Mental illness can impact anyone – just look at Alexander Thorpe.
Earlier this week, the 21-year-old Airdrie resident was found Not Criminally Responsible (NCR) for murdering his mother earlier this year, as a result of a mental disorder. According to testimony from a psychiatrist at his two-day trial, Thorpe suffered from undiagnosed bi-polar disorder and was in a psychotic state at the time he killed his mother, Melanie Lowen. He believed he was killing Satan, who had taken over his mother's body.
Every time our newsroom has produced a story about Thorpe's case this year, it's met with comments that NCR verdicts are just a way to get murderers off for free, or an excuse for murderous behaviour.
People seem to think Thorpe has gotten off easy. Those comments couldn't be further from the truth.
Thorpe has absolutely received a life-sentence. He'll have to live with the fact that he unwittingly killed his own mother for the rest of his life, which will likely be spent in psychiatric facilities or under close observation. He'll be on medication for years, if not decades, and will never live the type of life he once enjoyed.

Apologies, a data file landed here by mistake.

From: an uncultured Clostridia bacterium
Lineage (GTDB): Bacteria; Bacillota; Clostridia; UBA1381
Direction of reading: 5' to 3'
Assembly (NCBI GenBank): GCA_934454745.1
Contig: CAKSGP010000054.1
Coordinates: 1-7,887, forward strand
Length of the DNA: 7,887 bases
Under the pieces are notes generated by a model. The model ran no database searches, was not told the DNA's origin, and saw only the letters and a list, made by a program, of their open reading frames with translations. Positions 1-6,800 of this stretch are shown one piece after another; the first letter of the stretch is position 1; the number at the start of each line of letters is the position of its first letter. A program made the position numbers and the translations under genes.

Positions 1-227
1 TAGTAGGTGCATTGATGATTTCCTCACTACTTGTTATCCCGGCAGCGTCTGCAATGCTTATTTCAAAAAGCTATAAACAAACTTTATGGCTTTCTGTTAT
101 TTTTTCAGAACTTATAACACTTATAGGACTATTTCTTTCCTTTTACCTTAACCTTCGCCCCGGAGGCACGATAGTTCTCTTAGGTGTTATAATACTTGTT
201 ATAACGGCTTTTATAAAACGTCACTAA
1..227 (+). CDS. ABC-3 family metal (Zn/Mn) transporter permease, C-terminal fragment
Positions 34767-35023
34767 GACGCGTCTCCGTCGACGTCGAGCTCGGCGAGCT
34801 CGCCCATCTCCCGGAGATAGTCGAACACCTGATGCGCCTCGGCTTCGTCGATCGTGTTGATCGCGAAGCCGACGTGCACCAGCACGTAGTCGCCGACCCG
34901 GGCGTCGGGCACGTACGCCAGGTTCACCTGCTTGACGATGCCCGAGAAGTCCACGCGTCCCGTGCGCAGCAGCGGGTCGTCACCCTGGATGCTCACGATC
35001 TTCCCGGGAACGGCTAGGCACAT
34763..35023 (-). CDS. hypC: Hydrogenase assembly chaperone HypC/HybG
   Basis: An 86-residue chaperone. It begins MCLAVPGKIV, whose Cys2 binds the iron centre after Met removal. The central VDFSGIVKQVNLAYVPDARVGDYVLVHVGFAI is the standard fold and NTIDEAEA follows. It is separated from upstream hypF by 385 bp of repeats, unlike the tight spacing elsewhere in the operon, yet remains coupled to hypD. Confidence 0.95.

And what a life it was. Before Lowen's grisly death earlier this year, members of our newsroom had interviewed Thorpe on two separate occasions. The first time was in 2019, after he had scored 100 per cent on his Math 30-1 diploma exam. The second time we interviewed Thorpe was after a local high-school soccer game, in which he was the captain of his team. Thorpe also played soccer competitively and was a volunteer with his local club.
He was named his high school's valedictorian in his graduation year, and was excelling as a commerce student at the University of British Columbia. He was clearly a brilliant kid and it seemed he had a bright future ahead of him.
The tragic circumstances all go to show that mental illness can, indeed, affect anyone. It's why early detection and diagnosis of a mental health disorder is so important, as is destigmatizing mental health in the first place.